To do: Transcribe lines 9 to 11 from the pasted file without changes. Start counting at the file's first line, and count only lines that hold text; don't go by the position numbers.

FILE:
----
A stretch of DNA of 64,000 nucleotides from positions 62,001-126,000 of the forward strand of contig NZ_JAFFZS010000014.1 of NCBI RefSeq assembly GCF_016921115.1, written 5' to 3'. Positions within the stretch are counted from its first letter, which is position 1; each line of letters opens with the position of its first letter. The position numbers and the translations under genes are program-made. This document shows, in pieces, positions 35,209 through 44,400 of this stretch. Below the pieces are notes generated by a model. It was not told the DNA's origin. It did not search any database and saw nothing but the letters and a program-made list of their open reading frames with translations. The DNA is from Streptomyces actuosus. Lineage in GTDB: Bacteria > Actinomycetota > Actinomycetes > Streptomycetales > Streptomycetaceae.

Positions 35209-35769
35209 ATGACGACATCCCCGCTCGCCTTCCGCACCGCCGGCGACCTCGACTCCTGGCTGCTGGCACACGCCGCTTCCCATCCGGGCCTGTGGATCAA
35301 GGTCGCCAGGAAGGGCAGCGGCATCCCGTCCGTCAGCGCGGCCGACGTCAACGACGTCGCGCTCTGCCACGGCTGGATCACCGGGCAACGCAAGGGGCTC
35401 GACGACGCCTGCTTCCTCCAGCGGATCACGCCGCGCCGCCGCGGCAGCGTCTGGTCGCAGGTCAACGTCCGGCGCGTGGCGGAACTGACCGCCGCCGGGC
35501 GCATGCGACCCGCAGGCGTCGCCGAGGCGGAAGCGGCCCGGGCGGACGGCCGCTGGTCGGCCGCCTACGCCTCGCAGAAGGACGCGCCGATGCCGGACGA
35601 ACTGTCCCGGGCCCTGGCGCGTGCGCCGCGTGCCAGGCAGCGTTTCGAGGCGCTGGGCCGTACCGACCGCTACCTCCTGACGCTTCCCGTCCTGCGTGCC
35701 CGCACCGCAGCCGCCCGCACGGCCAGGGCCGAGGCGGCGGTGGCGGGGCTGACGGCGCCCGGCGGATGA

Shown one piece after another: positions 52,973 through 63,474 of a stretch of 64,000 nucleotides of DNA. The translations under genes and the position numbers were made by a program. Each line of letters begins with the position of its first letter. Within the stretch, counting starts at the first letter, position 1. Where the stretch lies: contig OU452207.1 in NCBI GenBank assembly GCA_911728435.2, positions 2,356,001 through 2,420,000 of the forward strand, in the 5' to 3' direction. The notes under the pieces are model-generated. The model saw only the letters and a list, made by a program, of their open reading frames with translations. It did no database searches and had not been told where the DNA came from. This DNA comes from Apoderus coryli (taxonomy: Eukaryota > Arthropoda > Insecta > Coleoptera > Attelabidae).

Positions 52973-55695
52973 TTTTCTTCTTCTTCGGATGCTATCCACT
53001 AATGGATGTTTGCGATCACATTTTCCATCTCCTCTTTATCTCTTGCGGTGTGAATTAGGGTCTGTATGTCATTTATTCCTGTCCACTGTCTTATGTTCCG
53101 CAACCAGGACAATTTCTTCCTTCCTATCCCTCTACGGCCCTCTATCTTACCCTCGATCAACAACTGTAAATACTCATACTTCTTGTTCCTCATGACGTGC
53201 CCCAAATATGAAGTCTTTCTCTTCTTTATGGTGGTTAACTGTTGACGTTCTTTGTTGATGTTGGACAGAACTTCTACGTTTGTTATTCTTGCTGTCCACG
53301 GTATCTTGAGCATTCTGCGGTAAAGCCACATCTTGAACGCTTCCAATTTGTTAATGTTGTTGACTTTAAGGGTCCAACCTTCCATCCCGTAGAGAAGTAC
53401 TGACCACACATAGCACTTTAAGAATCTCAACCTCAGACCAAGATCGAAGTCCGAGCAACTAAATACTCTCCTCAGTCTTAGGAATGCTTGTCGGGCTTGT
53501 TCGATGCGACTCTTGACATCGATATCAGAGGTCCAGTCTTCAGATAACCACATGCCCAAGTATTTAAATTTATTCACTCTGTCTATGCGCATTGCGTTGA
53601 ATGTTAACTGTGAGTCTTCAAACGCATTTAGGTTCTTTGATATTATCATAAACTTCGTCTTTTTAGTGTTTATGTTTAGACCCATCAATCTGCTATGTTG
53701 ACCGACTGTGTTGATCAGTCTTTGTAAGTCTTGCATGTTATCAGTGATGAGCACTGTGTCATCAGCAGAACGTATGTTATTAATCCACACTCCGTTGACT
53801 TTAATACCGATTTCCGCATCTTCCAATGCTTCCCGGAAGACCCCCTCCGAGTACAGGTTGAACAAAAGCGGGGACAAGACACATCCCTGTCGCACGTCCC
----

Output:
Shown one piece after another: positions 52,973 through 63,474 of a stretch of 64,000 nucleotides of DNA. The translations under genes and the position numbers were made by a program. Each line of letters begins with the position of its first letter. Within the stretch, counting starts at the first letter, position 1. Where the stretch lies: contig OU452207.1 in NCBI GenBank assembly GCA_911728435.2, positions 2,356,001 through 2,420,000 of the forward strand, in the 5' to 3' direction. The notes under the pieces are model-generated. The model saw only the letters and a list, made by a program, of their open reading frames with translations. It did no database searches and had not been told where the DNA came from. This DNA comes from Apoderus coryli (taxonomy: Eukaryota > Arthropoda > Insecta > Coleoptera > Attelabidae).

Positions 52973-55695
52973 TTTTCTTCTTCTTCGGATGCTATCCACT